was followed by an ever-salutary reminder that man is the
crown of the visible creation, and that studies upon man —
studies in the largest sense of humanity, studies conversant
with his nature, his works, his duties and his destinies — these
are the highest of all studies. As the human form is the
groundwork of the highest training in art, so those mental
pursuits are the highest which have man, considered at
large, for their object. Some excellent admonitions upon
history and a simple, moving benediction, brought the
oration to an end.

Blue caps as well as red cheered fervently at the close,
and some even of those who had no direct interest in the
main topics, and were not much or not at all refreshed
by his treatment of them, yet confessed themselves sorry
when the stream of fascinating melody ceased to flow.
Then followed luncheon in the university hall, where the
principal in proposing the lord rector's health, expressed the
hope that he had not grudged the time given to the serene,
if dull, seclusion of academic things. ' I only quarrel with
your word dull/ said Mr. Gladstone in reply. ' Let me assure
you, gentlemen, nothing is so dull as political agitation'
By this time it was four o'clock. Before six he was at St.
Andrew's Hall, confronting an audience of some six thousand

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BOOK persons, as eager to hear as he was eager to speak ; and not
/ many minutes had elapsed before they were as much aflame
as he, with the enormities of the Anglo-Turkish convention,
the spurious harbour in Cyprus, the wrongful laws about the
press in India, the heavy and unjust charges thrown upon
the peoples of India, the baseless quarrel picked with Shere
Ali in Afghanistan, the record of ten thousand Zulus slain for
no other offence than their attempt to defend against our
artillery with their naked bodies their hearths and homes.

Once mentioning a well-known member of parliament
who always showed fine mettle on the platform, Mr. Glad-
stone said of him in a homely image, that he never saw
a man who could so quickly make the kettle boiL This
was certainly his own art here. For an hour and a half thus
he held them, with the irresistible spell of what is in truth
the groundwork of every political orator's strongest appeal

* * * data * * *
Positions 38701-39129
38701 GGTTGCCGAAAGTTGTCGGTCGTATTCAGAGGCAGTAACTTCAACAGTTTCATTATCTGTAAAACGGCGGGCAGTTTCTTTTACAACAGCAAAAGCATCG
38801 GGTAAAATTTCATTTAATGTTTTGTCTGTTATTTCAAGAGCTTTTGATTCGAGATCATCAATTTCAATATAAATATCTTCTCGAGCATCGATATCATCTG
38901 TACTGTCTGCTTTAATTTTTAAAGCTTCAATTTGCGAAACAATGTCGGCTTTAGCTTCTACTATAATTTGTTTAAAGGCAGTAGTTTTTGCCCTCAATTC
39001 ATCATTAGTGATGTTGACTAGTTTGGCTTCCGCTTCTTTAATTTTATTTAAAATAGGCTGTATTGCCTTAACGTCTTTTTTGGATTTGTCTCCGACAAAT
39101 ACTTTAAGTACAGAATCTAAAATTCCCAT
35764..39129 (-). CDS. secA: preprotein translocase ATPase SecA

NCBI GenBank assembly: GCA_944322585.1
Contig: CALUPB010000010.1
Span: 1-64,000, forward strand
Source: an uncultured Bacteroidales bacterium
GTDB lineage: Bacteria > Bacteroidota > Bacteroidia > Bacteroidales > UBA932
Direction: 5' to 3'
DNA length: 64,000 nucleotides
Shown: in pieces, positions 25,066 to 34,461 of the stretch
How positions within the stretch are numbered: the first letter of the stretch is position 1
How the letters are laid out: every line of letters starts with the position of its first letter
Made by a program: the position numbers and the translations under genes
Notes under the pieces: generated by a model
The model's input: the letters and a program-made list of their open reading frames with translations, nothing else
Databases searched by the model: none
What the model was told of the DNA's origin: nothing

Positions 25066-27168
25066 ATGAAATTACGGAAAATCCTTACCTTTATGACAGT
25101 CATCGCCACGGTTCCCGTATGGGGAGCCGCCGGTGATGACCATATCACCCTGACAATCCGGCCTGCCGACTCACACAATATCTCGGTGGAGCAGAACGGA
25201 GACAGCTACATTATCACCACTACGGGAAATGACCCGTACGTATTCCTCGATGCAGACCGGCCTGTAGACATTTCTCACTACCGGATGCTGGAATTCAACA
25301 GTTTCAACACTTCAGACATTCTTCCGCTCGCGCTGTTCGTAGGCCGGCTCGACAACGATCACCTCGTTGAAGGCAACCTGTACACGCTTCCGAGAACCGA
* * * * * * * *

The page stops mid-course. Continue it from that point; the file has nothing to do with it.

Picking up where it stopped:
— from Athenians down to.Girondins, from Pericles to Web-
ster, from Cicero to Gambetta — appeal to public law and civil
right and the conscience of a free and high-minded people.
This high-wrought achievement over, he was carried off to
dine, and that same night he wound up what a man of
seventy hard-spent years might well call * an overpowering
day/ by one more address to an immense audience
assembled by the Glasgow corporation in the city hall, to
whom he expressed his satisfaction at the proof given by his
reception in Glasgow that day, that her citizens had seen no
reason to repent the kindness which had conferred the
freedom of their city upon him fourteen years befora

The audience in St. Andrew's Hall at Glasgow was, we
may presume, like his audiences elsewhere, and the sources
of his overwhelming power were not hard to analyse, if one
were in analytic humour. For one thing, the speeches were
rallying battle-cries, not sermons, and everybody knew the
great invisible antagonist with whom the orator before
them was with all his might contending. It was a gleaming
array of the political facts of a political indictment, not an
aerial fabric of moral abstractions. Nor, again, had the
fashion in which Mr. Gladstone seized opinion and feeling and
personal allegiance in Scotland, anything in common with

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the violent if splendid improvisations that made O'Connell CHAP,
the idol and the master of passionate Ireland. One of the <

most telling speeches of them all was the exposure of the Mt ' 70 -
government finance in the Edinburgh corn-exchange, where
for an hour and a half or more, he held to his figures of
surplus and deficit, of the yield of bushels to the acre in good
seasons and bad, of the burden of the income-tax, of the
comparative burden per head of new financial systems and
old, with all the rigour of an expert accountant He
enveloped the whole with a playful irony, such as a good-
humoured master uses to the work of clumsy apprentices,
but of the paraphernalia of rhetoric there is not a period
nor a sentence nor a phrase. Fire is suppressed. So far from
being saturated with colour, the hue is almost drab. Yet
his audience were interested and delighted, and not for a
moment did he lose hold, — not even, as one observer puts it,
'in the midst of his most formidable statistics, nor at any
point in the labyrinthine evolution of his longest sentences/
Let the conclusion be good or let it be bad, all was in
groundwork and in essence strictly on the plane and in the
tongue of statesmanship, and conformable to Don Pedro's